On October 31, 2019, the Valdai Discussion Club hosted an expert discussion, devoted to the prospects for Britain's exit from the EU. It was the date that Boris Johnson named as a deadline when he took the prime minister's chair in June 2019. But now, at the insistence of the British parliament, he has been forced to agree to ask the European Commission to grant another delay – now the UK has until the end of January. Therefore, problems with Brexit continue with no light at the end of the tunnel.
Stuart Lawson of Ernst & Young, a member of the board of directors of the Russian-British Chamber of Commerce and head of the UK Business Centre in Moscow, spoke in his speech about the atmosphere of confusion surrounding the current events and described them from a business point of view. “The Brexit theme has been in newspaper editorials since 2016, and one could even expect that a decision to exit the EU may never be reached – we’ve observed obscurantism, indecision, and numbness,” he said. “It seems to me that exit without a deal is a disaster. Fortunately, although this could happen, it hasn’t happened, the situation improved. The current deal is the best you could think of today, and it was agreed upon at the last moment. This topic has already been going on for two prime ministers’ terms, and we ask ourselves what will happen under the present prime minister. This is just a prologue, not even the first chapter of the book, and we still have a lot to do.”
As for the economic consequences of the British exit from the EU, they have two sides. On the one hand, Brexit will free the country from outside control, which will allow it to set standards with respect to agriculture, fisheries and bilateral trade. On the other hand, as the speaker noted, “in a situation of trade wars, things will not go so smoothly. Not all trade agreements can exist after Brexit, because the business climate will change dramatically. Business can experience a lot of things, but it suffers from confusion when it is impossible to make plans. We live in a world of uncertainty, and making plans can be dangerous. In this situation, we’ve seen that investment, business, and other areas will suffer from this endless suspense in economics and politics.”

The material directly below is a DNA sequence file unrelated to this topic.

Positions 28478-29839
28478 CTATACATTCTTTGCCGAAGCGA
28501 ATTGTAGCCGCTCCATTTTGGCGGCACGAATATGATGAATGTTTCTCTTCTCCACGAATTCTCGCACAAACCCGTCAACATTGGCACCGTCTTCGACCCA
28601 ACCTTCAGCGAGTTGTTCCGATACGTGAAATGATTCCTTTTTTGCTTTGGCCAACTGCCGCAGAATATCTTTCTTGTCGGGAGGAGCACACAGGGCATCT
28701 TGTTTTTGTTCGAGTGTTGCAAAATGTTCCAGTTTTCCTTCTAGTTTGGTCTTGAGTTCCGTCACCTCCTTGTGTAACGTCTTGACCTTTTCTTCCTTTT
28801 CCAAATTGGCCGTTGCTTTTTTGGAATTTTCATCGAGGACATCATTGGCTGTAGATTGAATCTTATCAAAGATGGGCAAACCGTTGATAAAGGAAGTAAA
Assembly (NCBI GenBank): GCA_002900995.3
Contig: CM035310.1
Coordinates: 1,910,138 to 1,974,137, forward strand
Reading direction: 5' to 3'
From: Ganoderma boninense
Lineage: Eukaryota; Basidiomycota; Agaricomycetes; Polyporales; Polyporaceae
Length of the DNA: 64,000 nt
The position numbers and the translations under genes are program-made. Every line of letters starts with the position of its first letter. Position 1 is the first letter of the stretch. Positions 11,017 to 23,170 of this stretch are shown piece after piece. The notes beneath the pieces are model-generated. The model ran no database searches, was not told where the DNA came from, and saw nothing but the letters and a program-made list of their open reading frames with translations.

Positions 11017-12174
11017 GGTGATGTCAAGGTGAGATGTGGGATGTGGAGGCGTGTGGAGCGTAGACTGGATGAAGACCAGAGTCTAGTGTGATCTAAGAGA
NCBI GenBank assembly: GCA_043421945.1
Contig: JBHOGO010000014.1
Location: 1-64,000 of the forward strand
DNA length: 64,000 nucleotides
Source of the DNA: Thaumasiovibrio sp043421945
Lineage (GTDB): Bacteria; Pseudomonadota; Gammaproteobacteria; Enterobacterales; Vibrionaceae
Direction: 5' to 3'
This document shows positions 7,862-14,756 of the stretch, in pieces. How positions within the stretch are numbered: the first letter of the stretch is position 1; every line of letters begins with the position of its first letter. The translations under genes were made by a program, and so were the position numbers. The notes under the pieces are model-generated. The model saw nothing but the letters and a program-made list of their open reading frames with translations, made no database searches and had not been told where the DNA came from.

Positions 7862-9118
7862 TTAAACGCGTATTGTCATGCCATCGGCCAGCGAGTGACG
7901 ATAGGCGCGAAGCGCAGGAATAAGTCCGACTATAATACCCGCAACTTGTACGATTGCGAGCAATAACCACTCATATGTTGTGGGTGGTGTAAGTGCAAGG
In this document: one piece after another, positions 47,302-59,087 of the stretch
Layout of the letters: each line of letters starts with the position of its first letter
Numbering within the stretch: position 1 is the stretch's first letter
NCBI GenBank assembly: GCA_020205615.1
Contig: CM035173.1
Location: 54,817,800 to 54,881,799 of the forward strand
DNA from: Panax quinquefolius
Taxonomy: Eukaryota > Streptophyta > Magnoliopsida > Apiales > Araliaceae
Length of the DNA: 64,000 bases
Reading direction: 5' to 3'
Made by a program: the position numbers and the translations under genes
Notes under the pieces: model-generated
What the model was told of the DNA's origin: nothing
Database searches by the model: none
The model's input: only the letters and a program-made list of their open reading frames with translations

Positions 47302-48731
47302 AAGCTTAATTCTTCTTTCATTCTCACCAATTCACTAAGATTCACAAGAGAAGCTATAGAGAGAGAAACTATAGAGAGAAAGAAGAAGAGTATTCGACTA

Alexander Kramarenko, Director for Development of the Russian Council on Foreign Affairs, said that the exit from the EU can happen for the UK more easily, because it did not take roots in the EU and even did not participate fully in it: Britain had a discount on its contribution to the EU regular budget, it did not participate in the Schengen system and it kept its own currency. The “fatal strategy” of Boris Johnson, which led him ultimately to victory, was that he could inflate the stakes endlessly, the speaker said. “That’s why he managed to make the European Commission revise the agreement with Theresa May, which he called ‘the vassal deal’.”
“It seems to me, that nothing extreme has happened in the UK. Extreme were the uncertainty and inability of part of the elite to accept the democratic choices made in the referendum. Now there is a significant degree of confidence that nevertheless Brexit will really take place - and it may be a New Year's gift,” Kramarenko concluded. However, now the citizens of the country and external observers just have to wait, because Brexit’s prospects will only be decided after the elections on December 12. Whether chaos persists after them or some kind of clarity emerges is still unclear.